Saturday, July 16, 2011

Week on Waste: How to Limit Your Food Waste

Cheap Eat Challenge, Part 2: Watch as our family of 6 eats on $6/day.

About a month ago, I was talking to an uber frugal friend of mine. She said she wanted a post on how we waste so little food. I've been thinking about it on and off since then and it seems the perfect closer to our week on waste. (P.S. I've noticed that talking about waste is less popular than talking about chocolate--just saying).

1. We have a leftover night once or twice a week. It seems like a lot, but it works for us. We also have leftover night even when I know we don't have enough leftovers to feed everyone. On those nights I pull out things for sandwiches as well or make a sort of side dish type thing. The trick is to make sure people don't just eat sandwiches. I tell everyone they have to eat something leftover first.

2. Leftover meals. A little meat and some vegetables can go a long way with some rice or pasta, a white sauce or cheese.

3. I throw things in the freezer when I know they're going to go south soon. This is great to do if you've got good leftovers that people are bored with, but will be happy to eat in a month. It's also good to do with small portions of food that could be of use in a soup or casserole later. The only problem with this is that sometimes food is going bad because no one likes it. In this case, throwing it in the freezer is probably only going to prolong its life before you waste it. That's silly. If everyone really hates it and it's not going to get eaten, throw it away. But if it's perfectly good, toss it in the freezer. Some people even have a bucket or bag in the freezer for bits of leftover vegetables and meat. When the bag is full they make a soup. I've never had the guts to do it, although it sounds like a great adventure.

4. Make a plan. Yeah, boring tip, I know. It doesn't have to be a day by day plan, but try to get about 4 meals planned for the week and buy the things for them.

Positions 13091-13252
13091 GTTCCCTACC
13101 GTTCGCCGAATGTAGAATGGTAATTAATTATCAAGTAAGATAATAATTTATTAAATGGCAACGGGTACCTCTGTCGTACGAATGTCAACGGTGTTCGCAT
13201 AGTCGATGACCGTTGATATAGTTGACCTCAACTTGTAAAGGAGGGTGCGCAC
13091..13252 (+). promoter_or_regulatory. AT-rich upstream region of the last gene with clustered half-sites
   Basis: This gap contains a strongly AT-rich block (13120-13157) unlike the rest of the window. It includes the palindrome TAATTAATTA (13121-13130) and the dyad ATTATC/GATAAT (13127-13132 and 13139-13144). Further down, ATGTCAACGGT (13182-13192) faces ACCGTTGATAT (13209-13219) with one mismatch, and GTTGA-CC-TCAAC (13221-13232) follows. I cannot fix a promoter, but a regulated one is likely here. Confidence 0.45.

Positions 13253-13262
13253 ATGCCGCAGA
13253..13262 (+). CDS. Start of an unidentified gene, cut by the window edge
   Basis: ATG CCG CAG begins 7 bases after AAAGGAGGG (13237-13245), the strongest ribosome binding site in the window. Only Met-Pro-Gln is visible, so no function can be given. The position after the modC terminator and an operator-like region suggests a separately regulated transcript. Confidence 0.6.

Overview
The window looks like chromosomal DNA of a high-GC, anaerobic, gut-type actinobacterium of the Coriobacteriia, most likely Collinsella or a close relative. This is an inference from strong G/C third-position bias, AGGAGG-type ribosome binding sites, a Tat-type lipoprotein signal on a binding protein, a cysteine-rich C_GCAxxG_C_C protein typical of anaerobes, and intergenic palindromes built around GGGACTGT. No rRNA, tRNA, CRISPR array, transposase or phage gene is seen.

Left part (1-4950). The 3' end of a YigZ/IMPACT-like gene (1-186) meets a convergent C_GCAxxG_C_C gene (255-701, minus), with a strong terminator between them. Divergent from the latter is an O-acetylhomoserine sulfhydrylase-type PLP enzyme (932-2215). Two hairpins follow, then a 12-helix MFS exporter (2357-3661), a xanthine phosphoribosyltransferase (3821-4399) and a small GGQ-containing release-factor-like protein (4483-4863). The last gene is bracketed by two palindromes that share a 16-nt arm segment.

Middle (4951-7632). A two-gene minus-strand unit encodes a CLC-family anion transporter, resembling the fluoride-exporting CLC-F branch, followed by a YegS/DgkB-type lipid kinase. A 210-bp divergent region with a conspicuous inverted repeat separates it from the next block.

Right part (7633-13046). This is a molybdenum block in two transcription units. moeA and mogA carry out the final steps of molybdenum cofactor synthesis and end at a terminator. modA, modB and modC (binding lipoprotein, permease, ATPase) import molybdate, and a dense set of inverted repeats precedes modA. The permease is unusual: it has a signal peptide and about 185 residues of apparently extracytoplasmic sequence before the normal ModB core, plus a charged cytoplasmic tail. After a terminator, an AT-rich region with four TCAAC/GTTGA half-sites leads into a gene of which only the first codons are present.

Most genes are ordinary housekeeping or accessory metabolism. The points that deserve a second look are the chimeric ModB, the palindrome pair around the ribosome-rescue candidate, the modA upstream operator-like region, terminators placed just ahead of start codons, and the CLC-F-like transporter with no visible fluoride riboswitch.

5. Keep your produce in the most whole form possible. If you know you'll be eating it, then by all means, chop it up. Just remember that as soon as something is cut, chopped, or shredded, it's going to go the way of all the earth much faster. Along that line, don't cook the whole head of broccoli if you know there will be leftovers and you know no one will eat them (because, I'm sorry, plain leftover broccoli is a gross leftover). There's not a rule that says you have to cook the whole head of broccoli or each ear of corn you bought. Chop and cook what you'll use and save the rest, well-wrapped in the refrigerator. I'm always shocked at how long my carrots, celery, and even salad greens last when I leave them alone. They can often last for months. Even the greens if they're a tight head will last for quite a while. Cut the stuff up, however, and it's got no more than a week.

6. When things look wilty and sad, but not rotten, make a soup, casserole, or smoothie. Or throw them in the freezer in order to make a soup, casserole, or smoothie later. Yes, the quality will decline somewhat, but if used cooked as part of a greater whole, it won't matter too much.

7. Buy and make quality foods. It is one of the ironies of being a cheapskate that we sometimes cut corners a little too much. The tastier and better your ingredients, the more likely you are to try to think of ways to use them up.

Which concludes our week on waste. Stay tuned next week when we attack the world of squash. Because, the summer squash, they are coming.

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